Reliability engineering

Providing a reliable service on unreliable infrastructure

CKI provides a kernel testing service to Red Hat and the Linux kernel community, a.k.a. the customers. In general, and also especially for the sensitive kernel community, having a reliable service is of high importance. CKI can only fulfill its mission if the level of false positives because of internal infrastructure issues is kept to a minimum.


The design of the CKI testing system is based on the assumption of an underlying unreliable infrastructure. A pipeline, once started for a revision under test (RUT), might fail because of various infrastructure issues. These might be related to, storage, container provisioning or other factors.

Component types

Testing system components can be categorized according to the effect a failure has on the system as a whole.

Essential components are required for the system to run. Any failure in one of those components will directly lead to a failure of the testing system if a pipeline is scheduled or running. Most external components fall into this category, as do all the software components that are used for triggering and running a pipeline.

Necessary components are required for the system to run, but a failure will not lead to a failure of the testing system. These include any components that come into play after a pipeline is finished.

Optional components are nice to have, but testing would continue if they were broken. A failure in one of them will not affect testing and reporting itself, but might reduce the reliability or observability of the system.

Essential components

Outside dependencies:

  • Kubernetes clusters and AWS EC2 machines
  • S3 storage
  • and
  • source code hosting
  • Beaker labs

Internal components:

  • pipeline-trigger
  • gitlab-runner
  • pipeline-definition, kpet, skt, upt

Necessary components

Necessary components have to work at least sometimes to keep the pipelines working. They are implemented either as Kubernetes CronJobs or microservices connected to the AMQP message bus.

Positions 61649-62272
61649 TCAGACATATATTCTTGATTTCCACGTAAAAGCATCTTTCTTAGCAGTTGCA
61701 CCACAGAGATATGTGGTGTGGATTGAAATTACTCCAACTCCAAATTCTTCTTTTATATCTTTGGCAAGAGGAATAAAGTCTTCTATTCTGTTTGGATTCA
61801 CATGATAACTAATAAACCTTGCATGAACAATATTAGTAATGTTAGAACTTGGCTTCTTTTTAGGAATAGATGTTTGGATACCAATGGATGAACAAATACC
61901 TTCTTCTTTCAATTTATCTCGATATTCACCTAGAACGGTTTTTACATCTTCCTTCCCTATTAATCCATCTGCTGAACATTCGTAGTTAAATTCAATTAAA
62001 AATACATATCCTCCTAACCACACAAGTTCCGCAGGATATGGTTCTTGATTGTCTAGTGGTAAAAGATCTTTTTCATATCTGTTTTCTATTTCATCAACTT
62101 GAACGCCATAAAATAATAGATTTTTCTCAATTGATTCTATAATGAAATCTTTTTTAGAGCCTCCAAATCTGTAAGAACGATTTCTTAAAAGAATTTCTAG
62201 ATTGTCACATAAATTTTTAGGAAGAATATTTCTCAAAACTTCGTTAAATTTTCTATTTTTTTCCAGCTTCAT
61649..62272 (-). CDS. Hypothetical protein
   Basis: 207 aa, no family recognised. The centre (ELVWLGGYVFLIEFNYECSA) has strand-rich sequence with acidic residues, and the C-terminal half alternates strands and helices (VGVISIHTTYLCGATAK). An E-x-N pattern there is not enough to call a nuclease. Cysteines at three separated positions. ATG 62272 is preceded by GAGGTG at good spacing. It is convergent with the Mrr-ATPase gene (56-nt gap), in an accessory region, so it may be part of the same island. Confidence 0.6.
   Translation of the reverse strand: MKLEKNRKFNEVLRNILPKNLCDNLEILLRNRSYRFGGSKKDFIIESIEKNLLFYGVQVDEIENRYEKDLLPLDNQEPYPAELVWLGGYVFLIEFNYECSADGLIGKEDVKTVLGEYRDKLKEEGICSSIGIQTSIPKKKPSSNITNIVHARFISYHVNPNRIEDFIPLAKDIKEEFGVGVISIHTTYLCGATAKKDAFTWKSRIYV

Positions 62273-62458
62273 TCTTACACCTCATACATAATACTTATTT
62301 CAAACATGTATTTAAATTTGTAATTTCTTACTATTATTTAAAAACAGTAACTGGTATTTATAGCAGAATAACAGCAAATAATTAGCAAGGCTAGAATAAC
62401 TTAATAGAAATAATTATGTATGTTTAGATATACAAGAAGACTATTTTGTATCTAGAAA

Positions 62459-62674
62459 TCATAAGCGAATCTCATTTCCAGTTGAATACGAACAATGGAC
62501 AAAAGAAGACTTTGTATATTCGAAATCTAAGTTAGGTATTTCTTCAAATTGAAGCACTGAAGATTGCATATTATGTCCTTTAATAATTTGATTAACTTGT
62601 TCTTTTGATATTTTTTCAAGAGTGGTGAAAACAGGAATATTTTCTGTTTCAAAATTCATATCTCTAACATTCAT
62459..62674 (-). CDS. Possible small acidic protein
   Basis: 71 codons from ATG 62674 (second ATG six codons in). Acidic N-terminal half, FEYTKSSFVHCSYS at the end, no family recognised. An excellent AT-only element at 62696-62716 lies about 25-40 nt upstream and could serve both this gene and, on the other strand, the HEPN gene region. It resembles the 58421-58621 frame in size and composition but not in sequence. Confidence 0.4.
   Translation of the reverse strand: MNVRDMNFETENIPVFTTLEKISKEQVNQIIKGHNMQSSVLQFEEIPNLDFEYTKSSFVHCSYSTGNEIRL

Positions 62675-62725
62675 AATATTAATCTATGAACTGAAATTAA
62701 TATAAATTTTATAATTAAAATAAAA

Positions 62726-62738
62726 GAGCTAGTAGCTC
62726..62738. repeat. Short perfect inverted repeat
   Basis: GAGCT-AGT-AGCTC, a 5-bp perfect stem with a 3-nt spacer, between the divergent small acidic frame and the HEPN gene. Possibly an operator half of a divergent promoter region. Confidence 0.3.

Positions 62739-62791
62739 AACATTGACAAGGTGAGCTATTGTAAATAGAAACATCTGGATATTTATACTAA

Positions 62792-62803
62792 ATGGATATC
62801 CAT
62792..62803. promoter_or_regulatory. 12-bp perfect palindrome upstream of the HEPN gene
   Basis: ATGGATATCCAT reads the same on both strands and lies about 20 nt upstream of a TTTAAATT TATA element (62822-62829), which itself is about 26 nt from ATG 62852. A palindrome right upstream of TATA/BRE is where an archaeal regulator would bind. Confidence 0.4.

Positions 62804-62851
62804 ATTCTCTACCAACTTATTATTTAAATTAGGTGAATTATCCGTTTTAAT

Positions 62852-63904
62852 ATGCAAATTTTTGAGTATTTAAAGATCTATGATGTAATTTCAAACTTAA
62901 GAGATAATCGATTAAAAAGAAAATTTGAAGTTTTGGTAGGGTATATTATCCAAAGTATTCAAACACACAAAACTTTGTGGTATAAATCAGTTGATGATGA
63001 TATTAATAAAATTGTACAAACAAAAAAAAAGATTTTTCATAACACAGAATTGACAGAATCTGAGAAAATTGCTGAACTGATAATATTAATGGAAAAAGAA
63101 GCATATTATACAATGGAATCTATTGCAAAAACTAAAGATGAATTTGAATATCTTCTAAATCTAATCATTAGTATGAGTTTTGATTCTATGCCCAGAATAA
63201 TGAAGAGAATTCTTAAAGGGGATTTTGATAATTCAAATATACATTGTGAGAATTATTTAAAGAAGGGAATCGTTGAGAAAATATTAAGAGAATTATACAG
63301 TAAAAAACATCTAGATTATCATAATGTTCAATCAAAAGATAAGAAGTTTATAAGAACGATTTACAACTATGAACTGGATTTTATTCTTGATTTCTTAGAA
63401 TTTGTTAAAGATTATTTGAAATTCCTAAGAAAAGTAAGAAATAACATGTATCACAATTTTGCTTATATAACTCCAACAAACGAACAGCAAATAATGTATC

Some cronjob examples are

  • lookaside updates
  • git-cache-updater

After the pipelines are finished:

  • DataWarehouse and associated modules
  • reporter(-ng)
  • kernel workflow webhooks

Optional components

These components provide observability and increase reliability:

  • pipeline-herder
  • orphan-hunter
  • beaker-reaper
  • Prometheus stack
  • slack-bot


Failures caused by unreliable infrastructure can be nearly completely mitigated by retries. Those are currently implemented at three different levels:

Pipeline jobs

GitLab provides automatic retries for jobs that failed because of system failures. The pipeline-herder extends that approach to retry jobs based on custom matchers.

Automatic redelivery of AMQP messages that failed processing

All webhooks are immediately converted into messages on the CKI message bus. Failures to process these messages results in automatic redelivery after a certain time period.

Automatic retries of REST API calls

The session module in cki-lib provides a get_session helper to obtain a requests session that is configured for automatic retries. This is used by all CKI code that uses requests, even indirectly via e.g. the GitLab API wrapper.


The CKI testing system is monitored to detect infrastructure failures:

  • all exceptions are reported to Sentry
  • all microservices expose Prometheus endpoints
  • all logs are sent to Loki
  • metrics are visualized via Grafana
  • alerts are sent to the CKI Slack channel via the slack-bot